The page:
Scaling the hull dimensions in the article, a quick back-of-the-kindling calculation means cutting my 1"-wide piece of wood to 3.6" long.

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  • From: Dartmouth, Nova Scotia, Canada
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Posted by OldSchoolScratchbuilder on Wednesday, January 31, 2018 10:40 PM

Most of the carving I can do with my large striking knife. This is a professional tool from Lee Valley.

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  • From: Dartmouth, Nova Scotia, Canada
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Posted by OldSchoolScratchbuilder on Thursday, February 01, 2018 7:55 AM

The boat's hull will be positioned on block 1 (B1) as shown, and a small marine slip will be built that will allow the boat to be launched into the lake on block 2 (B2), located east of B1.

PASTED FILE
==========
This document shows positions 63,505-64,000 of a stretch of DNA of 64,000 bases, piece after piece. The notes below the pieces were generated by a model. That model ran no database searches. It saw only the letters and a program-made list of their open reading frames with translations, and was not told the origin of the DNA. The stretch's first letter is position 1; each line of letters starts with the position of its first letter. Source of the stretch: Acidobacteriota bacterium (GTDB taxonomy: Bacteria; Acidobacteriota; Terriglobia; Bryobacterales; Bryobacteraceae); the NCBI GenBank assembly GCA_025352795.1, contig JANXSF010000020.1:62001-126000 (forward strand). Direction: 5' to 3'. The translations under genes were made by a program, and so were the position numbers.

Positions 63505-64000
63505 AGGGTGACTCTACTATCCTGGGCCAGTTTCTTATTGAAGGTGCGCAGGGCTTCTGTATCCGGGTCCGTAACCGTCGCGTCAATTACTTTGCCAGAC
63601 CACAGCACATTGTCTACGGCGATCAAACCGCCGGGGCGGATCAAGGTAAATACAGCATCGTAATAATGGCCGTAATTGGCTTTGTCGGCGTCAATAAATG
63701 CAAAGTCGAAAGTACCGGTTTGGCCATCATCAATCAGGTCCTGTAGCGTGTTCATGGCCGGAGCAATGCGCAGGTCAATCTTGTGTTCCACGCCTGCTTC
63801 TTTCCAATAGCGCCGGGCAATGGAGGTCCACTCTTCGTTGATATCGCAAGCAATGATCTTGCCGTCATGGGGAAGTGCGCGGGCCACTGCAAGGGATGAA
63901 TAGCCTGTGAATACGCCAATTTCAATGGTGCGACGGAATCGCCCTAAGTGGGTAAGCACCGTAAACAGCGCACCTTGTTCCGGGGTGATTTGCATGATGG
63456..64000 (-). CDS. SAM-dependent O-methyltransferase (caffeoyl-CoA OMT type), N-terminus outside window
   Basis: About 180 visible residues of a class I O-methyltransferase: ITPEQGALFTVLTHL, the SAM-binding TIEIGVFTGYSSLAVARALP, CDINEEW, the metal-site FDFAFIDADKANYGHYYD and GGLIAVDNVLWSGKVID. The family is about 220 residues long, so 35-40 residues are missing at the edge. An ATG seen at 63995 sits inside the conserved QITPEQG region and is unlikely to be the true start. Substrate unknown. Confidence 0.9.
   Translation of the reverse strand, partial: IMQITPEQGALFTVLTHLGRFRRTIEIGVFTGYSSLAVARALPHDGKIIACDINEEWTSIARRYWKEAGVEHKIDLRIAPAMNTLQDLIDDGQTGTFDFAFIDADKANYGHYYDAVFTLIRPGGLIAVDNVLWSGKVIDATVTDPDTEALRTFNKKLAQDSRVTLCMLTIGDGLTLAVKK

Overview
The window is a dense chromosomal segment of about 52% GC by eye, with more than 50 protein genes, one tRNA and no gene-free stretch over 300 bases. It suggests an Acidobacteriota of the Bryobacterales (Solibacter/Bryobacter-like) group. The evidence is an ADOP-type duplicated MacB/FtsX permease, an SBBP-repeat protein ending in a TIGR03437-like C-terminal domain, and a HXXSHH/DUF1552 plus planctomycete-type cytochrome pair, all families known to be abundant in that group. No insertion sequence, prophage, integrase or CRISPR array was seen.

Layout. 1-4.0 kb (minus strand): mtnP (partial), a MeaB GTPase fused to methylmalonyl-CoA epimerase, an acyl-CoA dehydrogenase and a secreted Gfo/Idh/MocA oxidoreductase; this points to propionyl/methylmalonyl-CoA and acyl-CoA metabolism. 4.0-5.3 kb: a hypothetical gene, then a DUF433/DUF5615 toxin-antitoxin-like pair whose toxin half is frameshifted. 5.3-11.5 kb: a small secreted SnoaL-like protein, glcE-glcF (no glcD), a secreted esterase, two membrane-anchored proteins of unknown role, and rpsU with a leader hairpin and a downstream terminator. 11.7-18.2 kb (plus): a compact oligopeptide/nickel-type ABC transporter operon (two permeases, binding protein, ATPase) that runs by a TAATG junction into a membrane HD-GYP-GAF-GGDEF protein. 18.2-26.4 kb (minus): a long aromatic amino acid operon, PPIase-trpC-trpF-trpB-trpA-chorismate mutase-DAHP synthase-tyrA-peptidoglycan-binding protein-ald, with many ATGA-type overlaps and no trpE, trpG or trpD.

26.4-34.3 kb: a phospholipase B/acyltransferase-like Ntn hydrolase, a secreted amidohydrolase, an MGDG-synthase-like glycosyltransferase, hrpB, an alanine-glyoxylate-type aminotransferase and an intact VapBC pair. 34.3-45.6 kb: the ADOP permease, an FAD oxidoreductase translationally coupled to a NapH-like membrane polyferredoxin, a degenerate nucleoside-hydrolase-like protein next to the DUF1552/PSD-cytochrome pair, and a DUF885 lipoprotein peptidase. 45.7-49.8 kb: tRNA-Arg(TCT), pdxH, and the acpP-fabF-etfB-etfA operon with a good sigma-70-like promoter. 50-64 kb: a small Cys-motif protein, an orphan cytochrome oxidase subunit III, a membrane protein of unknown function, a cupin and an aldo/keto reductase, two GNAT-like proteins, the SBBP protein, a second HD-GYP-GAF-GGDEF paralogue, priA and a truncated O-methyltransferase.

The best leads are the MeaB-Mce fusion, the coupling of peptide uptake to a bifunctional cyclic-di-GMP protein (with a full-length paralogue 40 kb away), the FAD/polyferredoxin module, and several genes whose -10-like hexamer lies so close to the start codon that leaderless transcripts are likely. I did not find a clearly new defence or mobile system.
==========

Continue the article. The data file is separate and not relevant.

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Posted by OldSchoolScratchbuilder on Thursday, February 01, 2018 8:35 AM

To build a ship cradle I need to know the hull contours at the support locations, in this case fore, aft and mid ships.

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Posted by OldSchoolScratchbuilder on Thursday, February 01, 2018 2:23 PM

Slip and cradle will be made by modifying an inexpensive CP 315206 flat car.

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Posted by originaldirtguy on Thursday, February 01, 2018 2:43 PM

I'm diggin this. Look forward to more progress reports.

s~

On YouTube at It's My Railroad

  • Member since
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  • From: Dartmouth, Nova Scotia, Canada
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Posted by OldSchoolScratchbuilder on Thursday, February 01, 2018 2:47 PM

originaldirtguy

I'm diggin this. Look forward to more progress reports.

s~

 

Thanks s~, I am too.

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Posted by OldSchoolScratchbuilder on Thursday, February 01, 2018 5:21 PM

Carving and cutting the plastic car was just as easy as the wood. Of coarse I'll keep the shavings and two smaller flat sections for other applications.